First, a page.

Sharing expertise

We had two requests today for members of our team to provide training for other authorities. This is very flattering and we would very much like to help our colleagues. The “however” is our capacity – or should that read lack of capacity to free our staff to help other authorities. In common with other authorities we feel we need to focus our attention on our own business, i.e. our own schools. We’re more than happy for people to come and visit but there is a limit to the number of times an individual can leave their main duties behind.

I raised this point this afternoon with our inter-authority consortium – Midlothian, East Lothian and Scottish Borders – where we are exploring various areas where we can work in partnership with our neighbours.

The question is how do we release the undoubted knowledge residing in local authorities without it having a negative impact upon their core business? Technology? Payment? LTS acting as brokers? Setting up a company?

2 thoughts on “Sharing expertise

  1. A gut reaction/naïve response/simplistic approach goes as follows:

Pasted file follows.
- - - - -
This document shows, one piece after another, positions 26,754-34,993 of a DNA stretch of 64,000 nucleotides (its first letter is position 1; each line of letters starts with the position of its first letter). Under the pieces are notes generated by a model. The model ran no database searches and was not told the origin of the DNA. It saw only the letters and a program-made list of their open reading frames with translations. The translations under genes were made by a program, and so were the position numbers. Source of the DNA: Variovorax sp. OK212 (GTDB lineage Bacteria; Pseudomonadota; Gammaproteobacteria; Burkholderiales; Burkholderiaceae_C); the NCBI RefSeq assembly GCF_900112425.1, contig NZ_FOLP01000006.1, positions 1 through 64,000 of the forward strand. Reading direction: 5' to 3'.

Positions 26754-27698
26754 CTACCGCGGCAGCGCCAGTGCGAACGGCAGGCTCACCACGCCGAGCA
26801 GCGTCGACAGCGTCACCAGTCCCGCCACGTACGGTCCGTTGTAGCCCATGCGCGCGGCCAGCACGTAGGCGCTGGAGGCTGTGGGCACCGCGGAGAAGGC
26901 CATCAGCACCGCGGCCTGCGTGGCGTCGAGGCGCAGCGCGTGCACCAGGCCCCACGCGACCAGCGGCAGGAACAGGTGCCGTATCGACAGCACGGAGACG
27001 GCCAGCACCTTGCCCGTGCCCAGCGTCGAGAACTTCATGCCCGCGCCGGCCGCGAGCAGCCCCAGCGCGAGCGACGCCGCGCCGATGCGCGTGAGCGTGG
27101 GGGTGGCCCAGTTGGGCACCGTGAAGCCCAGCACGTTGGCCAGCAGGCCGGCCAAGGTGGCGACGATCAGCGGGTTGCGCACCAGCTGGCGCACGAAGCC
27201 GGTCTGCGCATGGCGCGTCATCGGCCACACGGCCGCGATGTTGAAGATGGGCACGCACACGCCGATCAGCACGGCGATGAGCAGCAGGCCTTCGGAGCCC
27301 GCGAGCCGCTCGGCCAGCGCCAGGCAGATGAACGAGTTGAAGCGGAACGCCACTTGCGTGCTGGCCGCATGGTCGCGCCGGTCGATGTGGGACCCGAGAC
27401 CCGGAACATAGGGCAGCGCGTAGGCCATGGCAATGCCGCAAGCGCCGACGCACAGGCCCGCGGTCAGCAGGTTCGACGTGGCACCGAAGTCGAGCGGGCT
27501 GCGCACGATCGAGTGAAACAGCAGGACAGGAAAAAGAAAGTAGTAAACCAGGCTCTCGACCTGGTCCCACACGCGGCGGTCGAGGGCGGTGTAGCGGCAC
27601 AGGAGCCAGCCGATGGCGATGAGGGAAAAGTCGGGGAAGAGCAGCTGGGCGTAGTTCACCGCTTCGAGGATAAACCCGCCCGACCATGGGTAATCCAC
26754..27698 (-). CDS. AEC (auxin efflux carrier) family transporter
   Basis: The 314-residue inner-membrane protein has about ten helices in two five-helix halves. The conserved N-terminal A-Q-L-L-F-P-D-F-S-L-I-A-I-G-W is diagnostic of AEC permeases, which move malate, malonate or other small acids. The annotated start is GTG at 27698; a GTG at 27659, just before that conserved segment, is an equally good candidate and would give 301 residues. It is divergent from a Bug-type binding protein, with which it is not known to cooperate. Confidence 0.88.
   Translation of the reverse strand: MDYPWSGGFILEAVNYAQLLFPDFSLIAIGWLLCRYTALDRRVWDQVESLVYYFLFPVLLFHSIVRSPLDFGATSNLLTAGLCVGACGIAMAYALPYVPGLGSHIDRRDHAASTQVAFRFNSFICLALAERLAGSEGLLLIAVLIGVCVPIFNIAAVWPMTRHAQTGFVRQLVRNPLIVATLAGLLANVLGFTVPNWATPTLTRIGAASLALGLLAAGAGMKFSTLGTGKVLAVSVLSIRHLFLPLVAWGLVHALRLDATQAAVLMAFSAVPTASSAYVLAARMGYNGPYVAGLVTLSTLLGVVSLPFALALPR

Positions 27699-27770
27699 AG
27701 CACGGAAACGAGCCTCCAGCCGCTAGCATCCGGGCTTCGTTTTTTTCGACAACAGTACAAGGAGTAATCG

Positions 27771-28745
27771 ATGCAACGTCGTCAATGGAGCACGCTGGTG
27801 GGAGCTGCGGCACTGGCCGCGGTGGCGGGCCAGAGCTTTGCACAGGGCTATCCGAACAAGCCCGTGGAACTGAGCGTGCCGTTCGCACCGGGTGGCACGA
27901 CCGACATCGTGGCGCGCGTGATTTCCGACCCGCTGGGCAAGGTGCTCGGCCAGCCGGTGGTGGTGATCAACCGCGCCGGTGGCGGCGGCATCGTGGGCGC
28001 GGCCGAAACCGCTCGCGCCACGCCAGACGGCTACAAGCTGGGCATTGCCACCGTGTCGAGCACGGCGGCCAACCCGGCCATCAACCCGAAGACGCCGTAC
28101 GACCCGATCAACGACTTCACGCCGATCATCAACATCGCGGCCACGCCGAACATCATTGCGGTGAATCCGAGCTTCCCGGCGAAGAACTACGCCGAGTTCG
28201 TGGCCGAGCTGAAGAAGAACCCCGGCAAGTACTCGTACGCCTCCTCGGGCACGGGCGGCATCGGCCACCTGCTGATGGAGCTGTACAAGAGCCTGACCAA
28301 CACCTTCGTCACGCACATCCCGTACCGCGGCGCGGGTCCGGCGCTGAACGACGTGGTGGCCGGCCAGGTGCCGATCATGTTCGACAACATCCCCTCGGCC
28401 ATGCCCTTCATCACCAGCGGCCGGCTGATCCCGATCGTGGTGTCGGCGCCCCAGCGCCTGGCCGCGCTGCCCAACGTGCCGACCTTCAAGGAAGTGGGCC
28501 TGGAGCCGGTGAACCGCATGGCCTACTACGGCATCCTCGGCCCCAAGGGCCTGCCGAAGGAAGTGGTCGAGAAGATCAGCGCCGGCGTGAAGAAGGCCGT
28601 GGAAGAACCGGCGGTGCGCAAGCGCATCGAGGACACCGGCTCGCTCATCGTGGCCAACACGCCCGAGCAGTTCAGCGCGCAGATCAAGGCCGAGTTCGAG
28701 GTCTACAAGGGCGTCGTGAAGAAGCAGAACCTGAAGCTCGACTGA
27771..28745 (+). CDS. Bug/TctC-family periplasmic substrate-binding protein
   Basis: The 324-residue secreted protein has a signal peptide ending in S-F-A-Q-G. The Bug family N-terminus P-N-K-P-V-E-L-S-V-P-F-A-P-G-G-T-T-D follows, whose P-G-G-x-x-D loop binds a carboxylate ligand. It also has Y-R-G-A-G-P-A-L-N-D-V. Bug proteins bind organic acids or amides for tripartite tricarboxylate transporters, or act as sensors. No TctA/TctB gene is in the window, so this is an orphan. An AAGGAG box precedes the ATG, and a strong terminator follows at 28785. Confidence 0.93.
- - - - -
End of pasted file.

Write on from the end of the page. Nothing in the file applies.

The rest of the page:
1. Our council-tax payers pay for our employees to contribute to the lives of our community
    2. Other authorities could also pay for said expertise but this transaction perhaps ought not to take place in time already paid for by constituents of East Lothian
    3. Therefore, evening or weekend fixtures seem to be the obvious solution and the financial beneficiaries should be the “head-hunted”

    I’m sure there are cloudy factors like, who has the best or most central accommodation and the best technical set up, and how will this fit into the financial equation – but I feel that the general premise is reasonable.

    A note of caution – I continue to await payment for evening work carried out for another authority more than a year ago (not one of those mentioned in this post – I hasten to add).

  2. When I worked in ‘another region’, I taught PG courses under the auspices of a university. The region was reimbursed for my services for daytime ‘delivery’; I was paid for my time when working twilight hours. I received extra for the assignments I marked – always done in my own time.

    However, this was a cloudy area – inevitably preparation time and resources (e.g.photocopying) were not strictly delineated and separate. This was not raised as a problem – but could have been.

    I feel I benefitted enormously (not just financially) from sharing my knowledge and understanding with others. I certainly learnt as much as I taught; and feel I was better equipped to fulfil my ‘main duties’ as a result of my enhanced experience.

    A ‘quid pro quo’ basis of sharing would be great but I know life isn’t always that neat!

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